An alignment will display by default the following symbols denoting the degree of conservation observed in each column:
"*" means that the residues or nucleotides in that column are identical in all sequences in the alignment.
":" means that conserved substitutions (similar) have been observed, according to the COLOUR table below.
"." means that semi-conserved substitutions (less similar) are observed. Colour
This option only works when you have chosen ALN or GCG the output format. The colouring of residues takes place according
to the following physiochemical criteria:
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Introduction to Sequence Analysis
Protein Sequence Analysis
Other examples of MSA programs
T-Coffee: combines information from global and local alignments to produce a global
MSA (http://www.ebi.ac.uk/Tools/t-coffee/index.html)
Muscle: builds global MSA (http://www.ebi.ac.uk/Tools/muscle/)
Mafft: generates global MSA (http://www.ebi.ac.uk/Tools/mafft/index.html)
DiAlign: produces global and local MSA (http://bibiserv.techfak.uni-bielefeld.de/dialign/)
Hmmer: generates local MSA (http://hmmer.janelia.org/)
Meme: builds local MSA (http://meme.sdsc.edu/meme4_1/cgi-bin/meme.cgi)
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Introduction to Sequence Analysis
Protein Sequence Analysis
Searching protein families with InterPro
What is InterPro? http://www.ebi.ac.uk/interpro/user_manual.html
•
InterPro is an integrated documentation resource for protein families, domains and sites. InterPro is a consortium of
member databases (PROSITE, Pfam, Prints, ProDom, SMART and TIGRFAMs). Each member database devises
methods that can be applied computationally to assign a score for a protein according to how well it matches a given
signature. For some types of methods, the classification is binary (i.e. hit or miss), in other cases a numerical value is
produced and a cut off point chosen to separate hits from misses. Different member databases create methods/signatures
in different ways: some groups build them from alignments studied manually, others use automatic processes with some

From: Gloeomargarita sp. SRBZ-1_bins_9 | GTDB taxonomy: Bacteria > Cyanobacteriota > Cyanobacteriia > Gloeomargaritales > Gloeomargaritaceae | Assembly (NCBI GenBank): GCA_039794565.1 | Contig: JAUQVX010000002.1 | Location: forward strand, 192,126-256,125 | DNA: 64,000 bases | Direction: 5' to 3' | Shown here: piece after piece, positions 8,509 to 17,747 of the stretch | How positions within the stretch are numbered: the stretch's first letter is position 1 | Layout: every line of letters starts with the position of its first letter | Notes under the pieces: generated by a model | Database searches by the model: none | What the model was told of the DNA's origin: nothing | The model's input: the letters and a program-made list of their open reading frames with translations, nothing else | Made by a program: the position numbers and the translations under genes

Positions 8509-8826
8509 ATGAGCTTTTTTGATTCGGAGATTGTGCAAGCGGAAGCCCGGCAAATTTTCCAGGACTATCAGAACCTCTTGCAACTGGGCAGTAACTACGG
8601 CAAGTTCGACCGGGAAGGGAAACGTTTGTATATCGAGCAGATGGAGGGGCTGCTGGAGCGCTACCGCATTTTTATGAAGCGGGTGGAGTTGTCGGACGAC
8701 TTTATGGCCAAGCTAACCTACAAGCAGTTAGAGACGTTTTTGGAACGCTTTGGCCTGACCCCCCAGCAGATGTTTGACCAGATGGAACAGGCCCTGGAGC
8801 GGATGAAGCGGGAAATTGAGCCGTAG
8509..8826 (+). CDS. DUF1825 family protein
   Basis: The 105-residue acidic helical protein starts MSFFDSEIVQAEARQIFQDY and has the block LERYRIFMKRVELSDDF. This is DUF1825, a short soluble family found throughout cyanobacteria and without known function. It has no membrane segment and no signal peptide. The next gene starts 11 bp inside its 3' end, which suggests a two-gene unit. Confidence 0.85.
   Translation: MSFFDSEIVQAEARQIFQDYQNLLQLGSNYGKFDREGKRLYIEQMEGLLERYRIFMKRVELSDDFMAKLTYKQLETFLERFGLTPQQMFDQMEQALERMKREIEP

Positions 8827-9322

human input and correction, ProDom uses an entirely automatic method.
•
Signatures describing the same protein family or domain are grouped into unique InterPro entries. Each combined
InterPro entry has a unique accession number, an abstract describing the features of proteins associated with the entry
and literature references and has links to the relevant member database(s). All UniProtKB protein sequences that have
matches to a particular InterPro entry are listed in the Match Table associated with that entry. There are also links to the
InterPro graphical views. The graphical views, which can be sorted by UniProtKB accession number, structure or
taxonomy, show the position of the signatures on the protein, mousing over the signature brings up a pop-box, giving the
accession, name and position.
•
InterPro graphically represents the location of a protein domain and information pertaining to the origin of that domain and
the proteins that contain it. Families are also defined and may contain several InterPro domains which are often, but not
always, in the same order. Through the InterPro Domain Architecture view, the composition and order of the different
domains within a family are clearly displayed for easy comparison, as well as for simple navigation between the entries for
individual domains.
•
InterPro entries are linked to one another through PARENT/CHILD and CONTAINS/FOUND IN relationships.
PARENT/CHILD relationships indicate superfamily/family/subfamily relationships, as well as domain hierarchies, where
sequences can be subdivided into more specific sub-sets. CONTAINS/FOUND IN relationships apply to domains, repeats
and sites within families, and are used to describe the composition of protein sequences.
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Introduction to Sequence Analysis
Protein Sequence Analysis
Searching protein families with InterPro
Going back to our sequence 2:
http://srs.ebi.ac.uk/srsbin/cgi-bin/wgetz?-e+[swissprot-id:FOSB_MOUSE]|[swissprot-acc:FOSB_MOUSE]+-noSession
•
We move down through the page to the section ‘Database cross-references’ until we find the following link:
•
There are 3 InterPro entries in this case: usually InterPro defines one entry for each member database that contains a
definition for this domain. The first entry is a PFAM annotation with type ‘Domain’. The second InterPro entry is an
annotation from PRINTS, in this case the type is called ‘Family’. The third entry comes from SMART and PROSITE and
the type is again ‘Domain’.
•
InterPro entries can have associations like parent/child (different levels defined by InterPro methods) or contain/found in.
•
This particular domain is named differently in the three entries. The reason is only the preferences of each one of the
database members for the names.
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Introduction to Sequence Analysis
Protein Sequence Analysis
Searching protein families with InterPro
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Introduction to Sequence Analysis
Protein Sequence Analysis
Thanks for your attention !
I would like to thank also the effort done by the 2Can initiative at the EBI. Some of the
slides shown in this tutorial were selected from the 2Can Support Portal.